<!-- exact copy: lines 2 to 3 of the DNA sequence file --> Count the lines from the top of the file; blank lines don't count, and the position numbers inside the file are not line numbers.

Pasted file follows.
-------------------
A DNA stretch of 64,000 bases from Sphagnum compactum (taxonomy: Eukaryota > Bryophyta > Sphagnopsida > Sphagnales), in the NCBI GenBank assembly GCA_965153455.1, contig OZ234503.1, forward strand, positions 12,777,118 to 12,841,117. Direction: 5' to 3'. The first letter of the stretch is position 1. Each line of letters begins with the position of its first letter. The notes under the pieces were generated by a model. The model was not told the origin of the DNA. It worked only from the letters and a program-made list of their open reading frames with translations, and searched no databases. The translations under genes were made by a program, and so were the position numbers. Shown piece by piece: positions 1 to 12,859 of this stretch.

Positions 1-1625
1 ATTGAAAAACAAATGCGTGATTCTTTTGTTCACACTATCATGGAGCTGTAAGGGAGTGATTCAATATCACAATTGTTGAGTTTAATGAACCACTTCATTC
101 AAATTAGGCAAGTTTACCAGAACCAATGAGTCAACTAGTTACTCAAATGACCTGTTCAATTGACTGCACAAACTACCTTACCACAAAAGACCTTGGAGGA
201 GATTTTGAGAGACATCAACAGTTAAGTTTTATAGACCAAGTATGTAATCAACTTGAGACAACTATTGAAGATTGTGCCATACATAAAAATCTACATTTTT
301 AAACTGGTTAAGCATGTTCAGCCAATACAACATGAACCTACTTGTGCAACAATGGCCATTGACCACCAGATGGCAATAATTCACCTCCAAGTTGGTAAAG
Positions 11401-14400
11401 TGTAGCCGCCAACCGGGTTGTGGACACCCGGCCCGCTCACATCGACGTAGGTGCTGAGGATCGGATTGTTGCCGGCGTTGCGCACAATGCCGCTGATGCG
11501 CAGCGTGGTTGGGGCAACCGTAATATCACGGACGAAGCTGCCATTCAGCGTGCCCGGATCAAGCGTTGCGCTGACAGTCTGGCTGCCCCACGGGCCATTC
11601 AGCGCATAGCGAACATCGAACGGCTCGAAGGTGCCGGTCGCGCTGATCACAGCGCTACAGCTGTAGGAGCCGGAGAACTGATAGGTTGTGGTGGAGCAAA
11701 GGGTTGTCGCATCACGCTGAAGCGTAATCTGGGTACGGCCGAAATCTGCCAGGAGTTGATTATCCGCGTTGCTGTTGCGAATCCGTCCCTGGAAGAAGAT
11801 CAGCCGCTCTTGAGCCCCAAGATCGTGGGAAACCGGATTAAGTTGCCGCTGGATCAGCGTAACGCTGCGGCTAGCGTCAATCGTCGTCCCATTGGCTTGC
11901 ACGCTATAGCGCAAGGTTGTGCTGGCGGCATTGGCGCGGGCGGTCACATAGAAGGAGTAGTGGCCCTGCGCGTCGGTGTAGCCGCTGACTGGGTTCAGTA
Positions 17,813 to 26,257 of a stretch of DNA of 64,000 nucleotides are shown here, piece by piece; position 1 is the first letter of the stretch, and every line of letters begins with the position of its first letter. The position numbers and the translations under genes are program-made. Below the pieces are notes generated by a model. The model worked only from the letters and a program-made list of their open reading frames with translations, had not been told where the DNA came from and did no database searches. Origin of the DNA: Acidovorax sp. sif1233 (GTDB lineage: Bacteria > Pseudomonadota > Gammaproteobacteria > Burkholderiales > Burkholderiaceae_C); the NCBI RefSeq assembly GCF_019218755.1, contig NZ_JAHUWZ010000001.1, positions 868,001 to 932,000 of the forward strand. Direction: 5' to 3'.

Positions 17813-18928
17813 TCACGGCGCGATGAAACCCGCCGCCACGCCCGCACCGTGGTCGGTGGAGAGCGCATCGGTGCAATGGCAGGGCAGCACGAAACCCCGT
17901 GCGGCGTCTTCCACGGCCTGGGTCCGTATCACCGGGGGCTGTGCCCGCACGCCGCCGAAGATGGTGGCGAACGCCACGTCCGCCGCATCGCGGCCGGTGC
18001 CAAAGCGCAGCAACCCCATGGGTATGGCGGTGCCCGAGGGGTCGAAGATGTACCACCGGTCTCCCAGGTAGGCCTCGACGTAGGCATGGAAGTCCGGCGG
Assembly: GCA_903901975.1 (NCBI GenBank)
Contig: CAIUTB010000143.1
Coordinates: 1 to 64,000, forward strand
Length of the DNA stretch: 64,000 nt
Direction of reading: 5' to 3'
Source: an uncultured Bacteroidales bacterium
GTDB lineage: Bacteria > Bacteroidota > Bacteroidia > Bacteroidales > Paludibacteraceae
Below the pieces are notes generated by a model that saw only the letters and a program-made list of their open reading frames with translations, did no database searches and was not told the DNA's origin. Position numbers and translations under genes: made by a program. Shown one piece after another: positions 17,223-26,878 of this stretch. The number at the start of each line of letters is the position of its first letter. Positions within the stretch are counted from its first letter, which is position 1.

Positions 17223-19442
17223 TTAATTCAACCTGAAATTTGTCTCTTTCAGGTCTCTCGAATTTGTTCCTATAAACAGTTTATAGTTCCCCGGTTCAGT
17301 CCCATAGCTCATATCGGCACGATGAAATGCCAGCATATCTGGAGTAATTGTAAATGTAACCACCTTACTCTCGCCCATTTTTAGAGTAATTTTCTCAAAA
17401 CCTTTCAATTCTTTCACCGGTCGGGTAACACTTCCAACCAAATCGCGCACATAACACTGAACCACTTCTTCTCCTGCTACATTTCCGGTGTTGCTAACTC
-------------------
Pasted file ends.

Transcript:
Positions 1-1625
1 ATTGAAAAACAAATGCGTGATTCTTTTGTTCACACTATCATGGAGCTGTAAGGGAGTGATTCAATATCACAATTGTTGAGTTTAATGAACCACTTCATTC